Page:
The spinneret 12 is of conventional construction and comprises a body 26 which defines an orifice 28, and centrally of the orifice there is a tube 30. A membrane-forming polymer solution (also referred to herein as the spinning solution) is injected into a chamber formed around the tube 30. This causes a nascent membrane 32 to be extruded from the annulus between the body 26 and the tube 30. A lumen coagulant is injected into the nascent membrane via the tube 30.
In a preferred embodiment of the invention the spinning solution has the following composition:
1. Polymer resin in the form of polysulphone (PSf) or polyethersulphone (PES). The higher the concentration of the polymer resin, the higher the density of the skin structure of the resultant fibre membrane. The upper limit of the concentration is determined by porosity (or density) of the substructure or skin that is required. If the concentration of the polymer resin is too low, the fibre membrane loses its mechanical integrity. A concentration of between 18 and 29 m/m % has been found to give good results.
2. A polymer additive in the form of polyethylene glycol (PEG600), at a concentration of between 10 and 35 m/m %.
3. A true solvent in the form of N-methyl, 2-pyrrolidine (NMP). Alternatively other aprotic solvents such as N,N-dimethylacetamide (DMAc) of N,N-dimethylformamide may be used.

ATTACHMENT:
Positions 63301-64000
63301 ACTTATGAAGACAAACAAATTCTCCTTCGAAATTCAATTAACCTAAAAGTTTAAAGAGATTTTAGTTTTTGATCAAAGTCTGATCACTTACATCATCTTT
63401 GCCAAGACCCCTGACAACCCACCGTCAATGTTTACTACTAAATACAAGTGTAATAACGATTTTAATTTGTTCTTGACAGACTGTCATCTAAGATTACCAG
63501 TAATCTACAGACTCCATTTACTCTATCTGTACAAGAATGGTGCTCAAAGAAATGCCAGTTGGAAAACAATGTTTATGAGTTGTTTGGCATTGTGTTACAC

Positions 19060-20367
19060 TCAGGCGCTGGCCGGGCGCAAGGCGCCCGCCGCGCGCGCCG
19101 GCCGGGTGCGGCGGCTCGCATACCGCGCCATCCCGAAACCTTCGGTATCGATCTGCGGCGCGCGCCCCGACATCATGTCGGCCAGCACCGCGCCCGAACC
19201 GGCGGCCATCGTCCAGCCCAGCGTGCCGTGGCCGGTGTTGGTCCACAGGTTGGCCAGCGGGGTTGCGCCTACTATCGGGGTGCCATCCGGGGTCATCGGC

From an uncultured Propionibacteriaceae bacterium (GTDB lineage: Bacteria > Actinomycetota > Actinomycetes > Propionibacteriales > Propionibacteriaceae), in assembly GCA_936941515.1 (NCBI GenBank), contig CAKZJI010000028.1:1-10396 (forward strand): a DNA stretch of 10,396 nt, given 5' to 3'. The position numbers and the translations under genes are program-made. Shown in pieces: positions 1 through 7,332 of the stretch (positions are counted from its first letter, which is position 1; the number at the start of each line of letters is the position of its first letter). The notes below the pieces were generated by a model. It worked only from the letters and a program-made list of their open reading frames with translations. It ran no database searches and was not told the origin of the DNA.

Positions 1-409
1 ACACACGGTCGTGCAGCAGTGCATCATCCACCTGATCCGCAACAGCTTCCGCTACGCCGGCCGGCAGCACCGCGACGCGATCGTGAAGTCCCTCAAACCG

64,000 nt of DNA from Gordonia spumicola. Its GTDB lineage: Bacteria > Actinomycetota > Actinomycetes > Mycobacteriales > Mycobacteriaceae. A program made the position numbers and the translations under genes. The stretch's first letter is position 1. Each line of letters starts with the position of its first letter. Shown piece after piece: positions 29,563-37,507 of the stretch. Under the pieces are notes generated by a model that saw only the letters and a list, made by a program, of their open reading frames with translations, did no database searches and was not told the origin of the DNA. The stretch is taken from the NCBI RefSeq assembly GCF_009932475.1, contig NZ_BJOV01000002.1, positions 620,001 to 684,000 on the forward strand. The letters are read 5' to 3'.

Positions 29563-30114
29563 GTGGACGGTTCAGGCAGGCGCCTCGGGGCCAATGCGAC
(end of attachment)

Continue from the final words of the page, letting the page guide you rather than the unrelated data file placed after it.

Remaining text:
4. A non-solvent additive in the form of methyl Cellusolve (MC), at a concentration of between 0 and 20 m/m %.
A formulation that has been found to give good results consisted of PSf 22%, NMP 36%, MC 10%, and PEG600 32%.
The nascent membrane 32 with the non-solvent coagulant in the lumen thereof rises in a bath of external coagulant 34 in the coagulation tank 14.
The spinning solution is metered through the annulus of the spinneret at a rate of typically 4 m/min. The outside diameter of the annulus is typically 2,1 mm and the inside diameter typically 1,2 mm.
The lumen coagulant may be pure water or water containing fractions of solvent, or organic or inorganic additives, depending on the final internal skin morphology that is required.
The liquid 34 in the coagulation bath consists of water with a relatively high solvent content. The water content should be less than 20% by volume and is typically about 2% by volume. The liquid 34 should be at about room temperature, i.e. about 22° C. It has been found that when this is the case the gelation process by which an external skin is normally formed on the outside of the nascent membrane does not take place, as liquid--liquid phase separation is thermodynamically the favoured process.
Gelation does, however, take place on the inside of the membrane, due to the high non-solvent content of the lumen coagulant.